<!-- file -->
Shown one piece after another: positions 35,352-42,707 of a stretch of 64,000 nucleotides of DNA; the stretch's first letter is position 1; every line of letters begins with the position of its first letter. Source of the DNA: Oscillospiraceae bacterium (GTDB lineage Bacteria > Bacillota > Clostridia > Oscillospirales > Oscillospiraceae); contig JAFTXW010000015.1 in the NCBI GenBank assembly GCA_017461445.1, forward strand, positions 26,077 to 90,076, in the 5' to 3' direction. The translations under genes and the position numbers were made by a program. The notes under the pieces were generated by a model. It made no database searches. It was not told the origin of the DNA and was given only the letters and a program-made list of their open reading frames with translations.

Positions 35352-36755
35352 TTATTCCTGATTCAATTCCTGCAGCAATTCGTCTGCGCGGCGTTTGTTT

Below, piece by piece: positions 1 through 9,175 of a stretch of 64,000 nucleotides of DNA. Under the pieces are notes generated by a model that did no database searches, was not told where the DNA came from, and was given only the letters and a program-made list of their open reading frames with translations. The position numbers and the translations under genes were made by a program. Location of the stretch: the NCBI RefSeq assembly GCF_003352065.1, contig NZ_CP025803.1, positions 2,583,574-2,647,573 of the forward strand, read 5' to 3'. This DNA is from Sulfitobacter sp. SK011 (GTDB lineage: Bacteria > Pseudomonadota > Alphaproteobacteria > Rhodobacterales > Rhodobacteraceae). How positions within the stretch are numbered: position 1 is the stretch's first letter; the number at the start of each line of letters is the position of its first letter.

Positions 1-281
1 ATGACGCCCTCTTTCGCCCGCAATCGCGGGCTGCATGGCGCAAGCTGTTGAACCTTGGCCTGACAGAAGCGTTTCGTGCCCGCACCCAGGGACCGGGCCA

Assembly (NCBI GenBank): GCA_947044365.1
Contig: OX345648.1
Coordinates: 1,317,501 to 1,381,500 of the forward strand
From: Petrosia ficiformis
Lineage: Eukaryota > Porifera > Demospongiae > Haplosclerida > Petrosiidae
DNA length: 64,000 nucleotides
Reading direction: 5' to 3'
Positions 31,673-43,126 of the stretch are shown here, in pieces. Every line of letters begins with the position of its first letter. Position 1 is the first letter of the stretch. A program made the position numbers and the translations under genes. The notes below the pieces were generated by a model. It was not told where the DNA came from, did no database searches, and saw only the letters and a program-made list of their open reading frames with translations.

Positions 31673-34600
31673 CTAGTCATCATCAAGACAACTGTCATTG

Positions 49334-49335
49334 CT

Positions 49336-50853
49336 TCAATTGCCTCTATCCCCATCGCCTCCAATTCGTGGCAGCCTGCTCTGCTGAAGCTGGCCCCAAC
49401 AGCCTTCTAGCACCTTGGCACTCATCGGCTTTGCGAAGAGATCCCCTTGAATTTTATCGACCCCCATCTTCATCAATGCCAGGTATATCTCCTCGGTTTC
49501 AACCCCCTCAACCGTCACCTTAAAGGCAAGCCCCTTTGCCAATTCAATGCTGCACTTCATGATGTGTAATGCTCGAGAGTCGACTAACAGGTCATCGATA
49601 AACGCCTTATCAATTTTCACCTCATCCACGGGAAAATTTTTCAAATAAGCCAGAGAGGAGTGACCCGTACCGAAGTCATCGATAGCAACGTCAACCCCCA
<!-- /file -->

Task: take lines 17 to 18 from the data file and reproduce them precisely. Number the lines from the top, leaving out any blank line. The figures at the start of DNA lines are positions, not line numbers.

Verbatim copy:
Positions 49334-49335
49334 CT